(little spoilers following here...)*
- in the final dual she is very very badly damaged. Broken ribs, a massive slashing wound to her leg etc etc (but we have to be clear - even after getting her face mushed into a stone pillar her face is not damaged at all and she's up and around staggering about a few days after all that and hugging princes...
so all in all: a nice distraction. But I won't be reading the rest of these books.
*As to that tiny wee spoiler Was there ever any doubt that she'd be in the final two and win that final duel? I thought not.(less)
This was brilliant. I didn't know when I started but I soon realised that it was a young-adult - but that never bothers me. In fact some of the very b...moreThis was brilliant. I didn't know when I started but I soon realised that it was a young-adult - but that never bothers me. In fact some of the very best writing around is in the young-adult genre so that bodes well for everyone, I think.
Set in 2140 this is the story of Surplus Anna and that is about all I'm going to say. This version of the future is set in a world where our scarce resources are jealously hoarded, people's lives are extended seeming indefinitely by longevity drugs and almost everyone has signed The Declaration. Which forbids children in return for their long lives. But, of course, there are illegal children because humans do not think and believe with one mind.
Read it. I absolutely hated to have to put this down once i'd started reading.(less)
I love a good book about hiking, and in this one it's Simon Armitage. He's currently Professor of Poetry at Sheffield Uni and has written many poetry...moreI love a good book about hiking, and in this one it's Simon Armitage. He's currently Professor of Poetry at Sheffield Uni and has written many poetry books. So I had high hopes that the descriptions of the actual walk would be good.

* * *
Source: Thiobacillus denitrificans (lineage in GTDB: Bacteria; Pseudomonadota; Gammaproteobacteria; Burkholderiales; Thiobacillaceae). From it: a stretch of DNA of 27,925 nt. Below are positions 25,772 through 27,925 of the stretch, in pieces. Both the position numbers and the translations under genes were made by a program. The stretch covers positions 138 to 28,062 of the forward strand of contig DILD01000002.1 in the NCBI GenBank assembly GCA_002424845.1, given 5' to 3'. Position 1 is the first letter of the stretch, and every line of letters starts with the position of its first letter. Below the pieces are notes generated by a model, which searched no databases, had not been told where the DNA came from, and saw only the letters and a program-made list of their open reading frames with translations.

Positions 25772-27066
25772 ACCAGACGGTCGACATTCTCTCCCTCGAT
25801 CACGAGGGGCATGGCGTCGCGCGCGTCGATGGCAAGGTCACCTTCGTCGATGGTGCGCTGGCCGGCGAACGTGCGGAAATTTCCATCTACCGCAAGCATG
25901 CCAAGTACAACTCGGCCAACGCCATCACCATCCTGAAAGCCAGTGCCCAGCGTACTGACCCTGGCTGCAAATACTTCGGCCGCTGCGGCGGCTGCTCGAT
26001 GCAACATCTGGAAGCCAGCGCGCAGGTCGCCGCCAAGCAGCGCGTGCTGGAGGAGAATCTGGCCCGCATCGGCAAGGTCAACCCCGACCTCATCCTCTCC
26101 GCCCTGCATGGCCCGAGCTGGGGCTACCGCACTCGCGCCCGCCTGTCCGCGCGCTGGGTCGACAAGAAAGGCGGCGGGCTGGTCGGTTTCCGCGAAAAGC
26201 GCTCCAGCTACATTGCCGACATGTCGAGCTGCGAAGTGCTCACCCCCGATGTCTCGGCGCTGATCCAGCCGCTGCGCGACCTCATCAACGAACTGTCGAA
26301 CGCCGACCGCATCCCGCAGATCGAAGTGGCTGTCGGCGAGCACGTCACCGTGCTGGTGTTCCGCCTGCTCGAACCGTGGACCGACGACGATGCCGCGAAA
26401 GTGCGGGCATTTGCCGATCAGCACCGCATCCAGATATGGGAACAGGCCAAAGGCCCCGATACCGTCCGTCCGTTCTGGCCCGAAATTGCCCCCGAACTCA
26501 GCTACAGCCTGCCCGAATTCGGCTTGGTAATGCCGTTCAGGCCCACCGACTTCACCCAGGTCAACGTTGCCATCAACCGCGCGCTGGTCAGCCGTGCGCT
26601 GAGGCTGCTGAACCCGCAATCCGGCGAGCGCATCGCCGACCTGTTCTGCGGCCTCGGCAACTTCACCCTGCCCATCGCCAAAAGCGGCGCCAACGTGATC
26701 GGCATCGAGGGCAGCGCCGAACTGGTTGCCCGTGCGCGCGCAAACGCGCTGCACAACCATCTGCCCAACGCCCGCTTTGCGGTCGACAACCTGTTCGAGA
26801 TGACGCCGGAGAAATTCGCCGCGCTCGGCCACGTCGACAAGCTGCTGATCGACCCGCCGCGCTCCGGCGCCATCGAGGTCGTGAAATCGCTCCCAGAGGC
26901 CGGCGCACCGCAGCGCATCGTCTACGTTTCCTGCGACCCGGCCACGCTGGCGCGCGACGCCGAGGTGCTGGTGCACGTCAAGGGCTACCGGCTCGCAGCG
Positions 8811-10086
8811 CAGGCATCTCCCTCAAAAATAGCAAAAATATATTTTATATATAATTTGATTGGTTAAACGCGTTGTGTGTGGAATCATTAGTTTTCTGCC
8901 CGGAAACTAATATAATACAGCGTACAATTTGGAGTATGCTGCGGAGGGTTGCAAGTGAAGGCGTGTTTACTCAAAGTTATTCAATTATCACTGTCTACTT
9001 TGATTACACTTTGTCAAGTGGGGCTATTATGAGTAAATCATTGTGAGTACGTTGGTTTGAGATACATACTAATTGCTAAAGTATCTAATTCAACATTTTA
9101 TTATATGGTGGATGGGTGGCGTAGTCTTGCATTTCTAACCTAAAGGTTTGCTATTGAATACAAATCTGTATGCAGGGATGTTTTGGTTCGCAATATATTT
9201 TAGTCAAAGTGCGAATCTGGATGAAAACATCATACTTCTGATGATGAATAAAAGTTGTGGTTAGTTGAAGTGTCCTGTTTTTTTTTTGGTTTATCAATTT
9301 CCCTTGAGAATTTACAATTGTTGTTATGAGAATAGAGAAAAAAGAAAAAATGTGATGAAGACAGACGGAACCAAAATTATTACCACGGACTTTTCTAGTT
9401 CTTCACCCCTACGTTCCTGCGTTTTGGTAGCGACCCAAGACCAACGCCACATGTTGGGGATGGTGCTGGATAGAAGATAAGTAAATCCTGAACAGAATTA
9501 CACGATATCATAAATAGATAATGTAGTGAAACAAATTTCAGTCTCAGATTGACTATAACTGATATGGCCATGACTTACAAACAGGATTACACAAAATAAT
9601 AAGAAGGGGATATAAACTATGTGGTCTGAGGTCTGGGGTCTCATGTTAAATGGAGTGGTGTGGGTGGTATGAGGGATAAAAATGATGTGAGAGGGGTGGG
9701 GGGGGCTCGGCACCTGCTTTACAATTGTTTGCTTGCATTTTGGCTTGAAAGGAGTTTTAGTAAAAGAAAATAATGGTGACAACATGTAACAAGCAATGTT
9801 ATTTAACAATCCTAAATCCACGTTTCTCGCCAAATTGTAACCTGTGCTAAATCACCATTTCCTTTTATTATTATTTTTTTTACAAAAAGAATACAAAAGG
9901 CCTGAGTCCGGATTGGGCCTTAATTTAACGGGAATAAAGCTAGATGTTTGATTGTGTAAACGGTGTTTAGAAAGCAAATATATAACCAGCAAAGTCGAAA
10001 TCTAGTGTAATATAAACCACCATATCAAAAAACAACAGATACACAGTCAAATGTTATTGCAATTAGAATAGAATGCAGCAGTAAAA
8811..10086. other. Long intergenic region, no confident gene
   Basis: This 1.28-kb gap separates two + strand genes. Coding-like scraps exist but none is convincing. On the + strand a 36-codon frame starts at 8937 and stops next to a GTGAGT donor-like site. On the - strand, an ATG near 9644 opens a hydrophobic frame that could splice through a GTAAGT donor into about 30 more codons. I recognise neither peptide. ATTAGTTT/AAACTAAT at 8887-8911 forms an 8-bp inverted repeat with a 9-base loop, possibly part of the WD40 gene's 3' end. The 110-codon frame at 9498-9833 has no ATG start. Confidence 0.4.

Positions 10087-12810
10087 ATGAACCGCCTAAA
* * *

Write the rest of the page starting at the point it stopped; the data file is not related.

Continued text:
There's a theme to this one, it's the Penine way upside down (from Scotland to the usual start in the Peak District). Armitage decided to try to fund it from poetry readings and found people to put him up for the night, ferry his suitcase and sometimes walk sections with him.
The descriptions are fantastic, and I really enjoyed reading this. Especially the parts where he was alone and lost in fog.
And again, as with reading the books about the Camino Santiago, I really really want to get my hiking boots on and get out there.(less)
I thought this looked like an interesting read and as I know nothing of St Kilda decided to give it a go.
It reminded me a lot of Lillian Beckwith's me...moreI thought this looked like an interesting read and as I know nothing of St Kilda decided to give it a go.
It reminded me a lot of Lillian Beckwith's memoirs about her years in a croft in the Outer Hebrides (I think) and therin the reason that I gave up about 25% of the way (reading it on a Kindle) through.
I'm sure the writer did excellent research, very sure. But the endless descriptions of the craggers going for the birds, and MacKenzie's indifference to his wife's suffering and the wife never really making any effort to learn the local language annoyed me.
But mostly the reason I stopped reading is that it seemed to be excellent research gone to waste: if this had been a non-fiction account of life on St Kilda in the 19th Century it would have been a better use of that research.(less)
It's written partly in the present tense, and the POV jumps around a lot. But this was a real page turner (well, I read it on my old-school Kindle so,...moreIt's written partly in the present tense, and the POV jumps around a lot. But this was a real page turner (well, I read it on my old-school Kindle so, technically, it was a real page clicker)
I was really keen to see what happened and it didn't disappoint.
When I finished I downloaded the 2nd in the series. I love that I can do that :)(less)